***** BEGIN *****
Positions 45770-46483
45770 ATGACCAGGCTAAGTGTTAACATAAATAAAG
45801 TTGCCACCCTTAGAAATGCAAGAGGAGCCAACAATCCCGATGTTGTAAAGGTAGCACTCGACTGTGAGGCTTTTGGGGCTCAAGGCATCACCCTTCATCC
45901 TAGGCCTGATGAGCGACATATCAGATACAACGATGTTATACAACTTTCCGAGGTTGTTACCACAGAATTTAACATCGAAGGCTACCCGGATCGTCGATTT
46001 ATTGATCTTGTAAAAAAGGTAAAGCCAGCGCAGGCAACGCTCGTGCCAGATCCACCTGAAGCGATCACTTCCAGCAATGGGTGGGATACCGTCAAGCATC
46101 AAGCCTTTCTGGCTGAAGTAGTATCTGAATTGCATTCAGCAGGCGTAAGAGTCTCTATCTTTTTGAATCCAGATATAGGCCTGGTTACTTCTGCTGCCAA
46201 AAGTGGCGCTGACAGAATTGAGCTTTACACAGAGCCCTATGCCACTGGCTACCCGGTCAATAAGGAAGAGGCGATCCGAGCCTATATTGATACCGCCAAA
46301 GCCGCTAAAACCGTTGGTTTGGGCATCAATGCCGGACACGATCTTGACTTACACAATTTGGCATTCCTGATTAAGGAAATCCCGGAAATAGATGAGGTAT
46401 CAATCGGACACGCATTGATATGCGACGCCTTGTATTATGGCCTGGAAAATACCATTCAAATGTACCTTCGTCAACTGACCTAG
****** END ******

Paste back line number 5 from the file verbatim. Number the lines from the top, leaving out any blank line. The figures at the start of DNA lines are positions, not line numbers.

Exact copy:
46001 ATTGATCTTGTAAAAAAGGTAAAGCCAGCGCAGGCAACGCTCGTGCCAGATCCACCTGAAGCGATCACTTCCAGCAATGGGTGGGATACCGTCAAGCATC